By Kyle Stucker, Editor
October 30, 2011
Republican presidential hopeful and former Utah Gov. Jon Huntsman spent a lot of time Sunday in Hampton talking about China, often referring to the country's strong economic growth and the fact that the United States is, by comparison, in a "funk."
Huntsman, a former ambassador to China, even had a conversation in Chinese with one woman in the audience, although it was also the connection to China that drew the most pointed question during Sunday's town hall-style public forum.
One man asked Huntsman to explain his economic plan — which Huntsman said several times has been lauded by the Wall Street Journal as the "best" proposal thus far — in regard to achieving China's growth because the man said it seems the plan focuses on "exploiting our resources" and "clipping" the Environmental Protection Agency in order to do so.
"There is a lot of environmental degradation in China despite the growth," said the man. "Are you seeing Earth as a resource to be exploited or as a resource [on which] to live?"
Huntsman answered that he wanted to "put people to work and get this economy moving," although he said there must be a "balance" between tapping into natural gas and other resources as well as limiting environmental impact and pollution.
He said Beijing is the "most polluted city in the world" and has a "substantially" diminished quality of life, which isn't the future he said he wants for the United States. Huntsman did say, though, that we have to start "growing what we have an abundance of" in an "environmentally-friendly way" as a way to help fix the economy as well as create a "bridge" to future energy options.
"I want a bridge because I know in the future we're going to be drawing a lot more energy from the wind and the sun," said Huntsman. "But we can't force technology not ready for the marketplace. We're seeing that now. We need a bridge from today to tomorrow, and I want natural gas to play a key role in that bridge. It's... affordable and available."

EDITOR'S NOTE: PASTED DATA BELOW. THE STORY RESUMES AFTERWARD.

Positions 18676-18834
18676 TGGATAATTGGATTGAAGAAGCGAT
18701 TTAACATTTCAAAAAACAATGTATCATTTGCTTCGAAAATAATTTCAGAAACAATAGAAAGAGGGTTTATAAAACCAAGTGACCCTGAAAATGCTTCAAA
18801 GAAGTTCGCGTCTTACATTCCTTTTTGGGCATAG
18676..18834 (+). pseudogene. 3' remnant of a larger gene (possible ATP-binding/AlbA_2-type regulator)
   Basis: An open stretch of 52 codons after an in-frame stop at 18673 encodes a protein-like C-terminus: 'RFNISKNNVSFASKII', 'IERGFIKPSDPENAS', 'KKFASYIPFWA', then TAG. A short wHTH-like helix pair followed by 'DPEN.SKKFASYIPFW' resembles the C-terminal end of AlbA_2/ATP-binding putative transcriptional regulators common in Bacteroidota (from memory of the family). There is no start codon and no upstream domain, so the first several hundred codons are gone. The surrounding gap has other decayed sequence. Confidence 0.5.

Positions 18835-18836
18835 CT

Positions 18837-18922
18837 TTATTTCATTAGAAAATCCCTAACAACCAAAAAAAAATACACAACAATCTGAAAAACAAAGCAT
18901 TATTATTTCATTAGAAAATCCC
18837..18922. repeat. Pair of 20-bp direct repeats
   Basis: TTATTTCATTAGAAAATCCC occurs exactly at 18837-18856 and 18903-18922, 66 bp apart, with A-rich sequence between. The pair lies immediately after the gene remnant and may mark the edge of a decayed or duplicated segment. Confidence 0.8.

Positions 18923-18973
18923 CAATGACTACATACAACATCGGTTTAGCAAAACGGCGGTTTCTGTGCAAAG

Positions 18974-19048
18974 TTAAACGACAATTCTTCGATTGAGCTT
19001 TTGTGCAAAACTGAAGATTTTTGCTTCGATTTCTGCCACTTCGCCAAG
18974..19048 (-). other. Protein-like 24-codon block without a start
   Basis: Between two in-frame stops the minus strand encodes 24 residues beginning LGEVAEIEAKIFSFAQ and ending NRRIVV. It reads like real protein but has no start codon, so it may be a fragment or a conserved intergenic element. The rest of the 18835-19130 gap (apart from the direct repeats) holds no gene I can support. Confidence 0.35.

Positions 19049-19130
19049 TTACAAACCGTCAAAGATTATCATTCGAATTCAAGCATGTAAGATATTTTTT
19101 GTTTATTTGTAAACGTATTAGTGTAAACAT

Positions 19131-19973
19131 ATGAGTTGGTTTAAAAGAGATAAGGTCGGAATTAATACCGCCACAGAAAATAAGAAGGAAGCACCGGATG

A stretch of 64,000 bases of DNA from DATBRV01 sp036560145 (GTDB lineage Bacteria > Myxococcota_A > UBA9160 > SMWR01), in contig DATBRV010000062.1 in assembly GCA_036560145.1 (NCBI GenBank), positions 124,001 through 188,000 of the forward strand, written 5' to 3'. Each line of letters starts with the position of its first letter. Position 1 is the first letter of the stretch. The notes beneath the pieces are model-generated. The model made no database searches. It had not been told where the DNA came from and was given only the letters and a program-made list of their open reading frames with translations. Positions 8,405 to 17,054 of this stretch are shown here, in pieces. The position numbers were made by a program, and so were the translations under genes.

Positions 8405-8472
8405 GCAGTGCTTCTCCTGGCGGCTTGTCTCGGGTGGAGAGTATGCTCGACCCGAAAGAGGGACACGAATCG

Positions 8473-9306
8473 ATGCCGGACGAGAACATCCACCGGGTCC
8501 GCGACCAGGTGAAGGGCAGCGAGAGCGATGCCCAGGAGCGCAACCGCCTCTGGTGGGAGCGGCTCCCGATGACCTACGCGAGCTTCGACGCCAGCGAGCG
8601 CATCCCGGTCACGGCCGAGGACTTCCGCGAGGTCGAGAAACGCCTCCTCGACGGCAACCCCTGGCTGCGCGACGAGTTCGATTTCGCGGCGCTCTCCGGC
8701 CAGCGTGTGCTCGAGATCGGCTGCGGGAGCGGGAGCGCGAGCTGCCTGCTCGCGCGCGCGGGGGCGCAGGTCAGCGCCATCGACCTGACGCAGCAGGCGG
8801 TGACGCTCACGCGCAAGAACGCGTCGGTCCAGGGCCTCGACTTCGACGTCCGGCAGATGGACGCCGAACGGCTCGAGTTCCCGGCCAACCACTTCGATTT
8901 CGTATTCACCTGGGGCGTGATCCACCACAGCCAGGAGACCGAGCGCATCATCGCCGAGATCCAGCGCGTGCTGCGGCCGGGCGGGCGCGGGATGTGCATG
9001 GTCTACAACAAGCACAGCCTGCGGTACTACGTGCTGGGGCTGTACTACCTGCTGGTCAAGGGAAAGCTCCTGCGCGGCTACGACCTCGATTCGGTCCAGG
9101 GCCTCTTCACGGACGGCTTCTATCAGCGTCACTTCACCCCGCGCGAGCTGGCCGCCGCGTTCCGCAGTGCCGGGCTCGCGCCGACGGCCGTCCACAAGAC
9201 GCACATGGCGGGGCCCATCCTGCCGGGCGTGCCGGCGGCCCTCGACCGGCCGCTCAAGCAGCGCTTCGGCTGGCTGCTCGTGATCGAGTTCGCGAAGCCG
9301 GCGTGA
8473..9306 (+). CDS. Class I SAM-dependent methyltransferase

Roughly 40 people attended Sunday's forum at the One Liberty Lane Conference Center, including State Rep. Jim Waddell and State Sen. Nancy Stiles, who recently announced she is endorsing Huntsman for president.
The visit was Huntsman's second in Hampton, and it came during a time when many were still without power due to Saturday night's snowstorm.
The wintery weather wasn't the only kind of cold on people's minds, though, as in addition to questions about the economy, jobs and healthcare, Huntsman was also asked to address some of the "negativity" and attacks made by other presidential candidates.
Huntsman said the candidates "have got to get real and not make it about not carving each other and fighting each other to political extremes" in order to fix the nation's issues, although he did make those comments mere moments after calling Mitt Romney, the current frontrunner, a "perfectly-lubricated weathervane" and calling Herman Cain's "9-9-9" plan a "non-starter."
He said "Americans are looking for a sign," though, from a candidate that there is more than political positioning as well as a sign that there will "be a better tomorrow," which is what he said is the most important part of the election.
Huntsman said Republicans need to chose a candidate that has the leadership to help the nation recover, as well as someone who puts the "country first ahead of partisanship," which he said he does.
"We need more of that," said Huntsman, who said he is for campaign reform, cutting corporate welfare and tax credits, and repealing Obamacare. "We just lack leadership, we lack a sense of confidence, and we lack a plan.
"I want to bring people together. We desperately, desperately need it."